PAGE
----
A diet myth is advice that becomes popular without facts to back it up. When it comes to weight loss, many popular beliefs are myths and others are only partly true. Here are some facts to help you sort through what you hear.
– Fad diets work for permanent weight loss.
Fact: Fad diets are not the best way to lose weight and keep it off. Fad diets often promise quick weight loss or tell you to cut certain foods out of your diet. You may lose weight at first on one of these diets. But diets that strictly limit calories or food choices are hard to follow. Most people quickly get tired of them and regain any lost weight.Fad diets may be unhealthy because they may not provide all of the nutrients your body needs. Also, losing weight at a very rapid rate (more than 3 pounds a week after the first couple of weeks) may increase your risk for developing gallstones (clusters of solid material in the gallbladder that can be painful). Diets that provide less than 800 calories per day also could result in heart rhythm abnormalities, which can be fatal.
Tip: Research suggests that losing 1/2 to 2 pounds a week by making healthy food choices, eating moderate portions, and building physical activity into your daily life is the best way to lose weight and keep it off. By adopting healthy eating and physical activity habits, you may also lower your risk for developing type 2 diabetes, heart disease, and high blood pressure.
– High-protein/low-carbohydrate diets are a healthy way to lose weight.
Fact: The long-term health effects of a high-protein/low- carbohydrate diet are unknown. But getting most of your daily calories from high-protein foods like meat, eggs, and cheese is not a balanced eating plan. You may be eating too much fat and cholesterol, which may raise heart disease risk. You may be eating too few fruits, vegetables, and whole grains, which may lead to constipation due to lack of dietary fiber. Following a high-protein/low-carbohydrate diet may also make you feel nauseous, tired, and weak. Eating fewer than 130 grams of carbohydrate a day can lead to the buildup of ketones in your blood. Ketones are partially broken-down fats. A buildup of these in your blood (called ketosis) can cause your body to produce high levels of uric acid, which is a risk factor for gout (a painful swelling of the joints) and kidney stones. Ketosis may be especially risky for pregnant women and people with diabetes or kidney disease. Be sure to discuss any changes in your diet with a health care professional, especially if you have health conditions such as cardiovascular disease, kidney disease, or type 2 diabetes.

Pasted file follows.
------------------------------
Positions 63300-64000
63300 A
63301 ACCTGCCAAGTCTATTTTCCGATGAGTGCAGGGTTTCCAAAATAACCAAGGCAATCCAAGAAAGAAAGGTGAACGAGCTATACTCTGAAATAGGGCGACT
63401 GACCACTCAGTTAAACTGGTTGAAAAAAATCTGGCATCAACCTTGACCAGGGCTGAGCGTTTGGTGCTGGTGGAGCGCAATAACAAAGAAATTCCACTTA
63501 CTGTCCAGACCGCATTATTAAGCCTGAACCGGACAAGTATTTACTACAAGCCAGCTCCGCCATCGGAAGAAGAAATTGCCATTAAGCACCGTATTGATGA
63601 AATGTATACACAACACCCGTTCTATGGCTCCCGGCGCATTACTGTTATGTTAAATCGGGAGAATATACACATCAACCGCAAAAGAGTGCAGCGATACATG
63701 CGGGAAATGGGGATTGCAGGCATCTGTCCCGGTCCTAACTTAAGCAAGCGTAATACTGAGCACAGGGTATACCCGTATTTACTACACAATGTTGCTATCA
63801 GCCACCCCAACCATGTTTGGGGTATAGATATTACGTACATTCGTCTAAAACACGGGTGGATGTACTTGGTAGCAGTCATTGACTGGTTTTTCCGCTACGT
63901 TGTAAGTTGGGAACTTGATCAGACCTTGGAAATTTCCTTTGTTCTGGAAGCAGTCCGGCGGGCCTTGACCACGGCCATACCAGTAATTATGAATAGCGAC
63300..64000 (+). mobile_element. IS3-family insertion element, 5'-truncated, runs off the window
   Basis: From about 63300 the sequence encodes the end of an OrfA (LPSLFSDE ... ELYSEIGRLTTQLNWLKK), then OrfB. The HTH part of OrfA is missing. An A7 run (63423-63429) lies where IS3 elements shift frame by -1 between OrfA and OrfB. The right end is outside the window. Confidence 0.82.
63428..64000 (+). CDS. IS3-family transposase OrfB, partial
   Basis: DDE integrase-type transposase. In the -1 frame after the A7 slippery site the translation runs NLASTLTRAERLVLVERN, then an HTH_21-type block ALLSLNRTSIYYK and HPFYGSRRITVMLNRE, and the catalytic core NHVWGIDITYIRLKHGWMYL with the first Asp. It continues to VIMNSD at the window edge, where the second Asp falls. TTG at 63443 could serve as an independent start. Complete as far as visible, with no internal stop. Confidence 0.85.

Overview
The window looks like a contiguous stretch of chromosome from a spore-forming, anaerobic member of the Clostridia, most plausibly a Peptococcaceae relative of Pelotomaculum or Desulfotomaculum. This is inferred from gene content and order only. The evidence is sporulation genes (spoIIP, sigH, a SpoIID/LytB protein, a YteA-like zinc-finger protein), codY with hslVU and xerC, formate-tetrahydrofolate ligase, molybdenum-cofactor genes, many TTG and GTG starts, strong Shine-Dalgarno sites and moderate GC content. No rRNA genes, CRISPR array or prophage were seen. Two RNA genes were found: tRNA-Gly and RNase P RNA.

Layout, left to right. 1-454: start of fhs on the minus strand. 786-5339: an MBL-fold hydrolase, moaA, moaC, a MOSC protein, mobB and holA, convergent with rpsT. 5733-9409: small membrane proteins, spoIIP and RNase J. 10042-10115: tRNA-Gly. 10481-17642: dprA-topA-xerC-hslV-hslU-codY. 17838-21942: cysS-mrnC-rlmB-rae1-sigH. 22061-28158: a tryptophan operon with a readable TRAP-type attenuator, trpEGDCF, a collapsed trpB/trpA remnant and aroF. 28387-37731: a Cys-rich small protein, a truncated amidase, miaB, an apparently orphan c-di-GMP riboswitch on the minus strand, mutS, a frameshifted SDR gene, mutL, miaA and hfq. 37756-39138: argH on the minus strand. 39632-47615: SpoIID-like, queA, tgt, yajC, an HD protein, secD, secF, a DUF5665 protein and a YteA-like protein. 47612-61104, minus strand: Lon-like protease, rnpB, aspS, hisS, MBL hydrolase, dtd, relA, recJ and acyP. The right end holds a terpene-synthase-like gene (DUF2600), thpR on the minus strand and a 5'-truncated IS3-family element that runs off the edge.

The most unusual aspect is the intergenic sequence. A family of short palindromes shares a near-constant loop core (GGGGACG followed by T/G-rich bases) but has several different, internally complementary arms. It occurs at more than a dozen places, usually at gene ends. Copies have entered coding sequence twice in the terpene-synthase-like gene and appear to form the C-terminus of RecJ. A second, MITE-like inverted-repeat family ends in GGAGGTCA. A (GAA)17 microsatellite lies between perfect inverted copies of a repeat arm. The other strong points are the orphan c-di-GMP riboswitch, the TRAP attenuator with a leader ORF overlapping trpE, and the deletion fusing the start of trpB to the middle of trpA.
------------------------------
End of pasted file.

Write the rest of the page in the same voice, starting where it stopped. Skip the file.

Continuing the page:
Tip: High-protein/low-carbohydrate diets are often low in calories because food choices are strictly limited, so they may cause short-term weight loss. But a reduced-calorie eating plan that includes recommended amounts of carbohydrate, protein, and fat will also allow you to lose weight. By following a balanced eating plan, you will not have to stop eating whole classes of foods, such as whole grains, fruits, and vegetables—and miss the key nutrients they contain. You may also find it easier to stick with a diet or eating plan that includes a greater variety of foods.
Come back tomorrow for busting more weight loss and nutrition myths.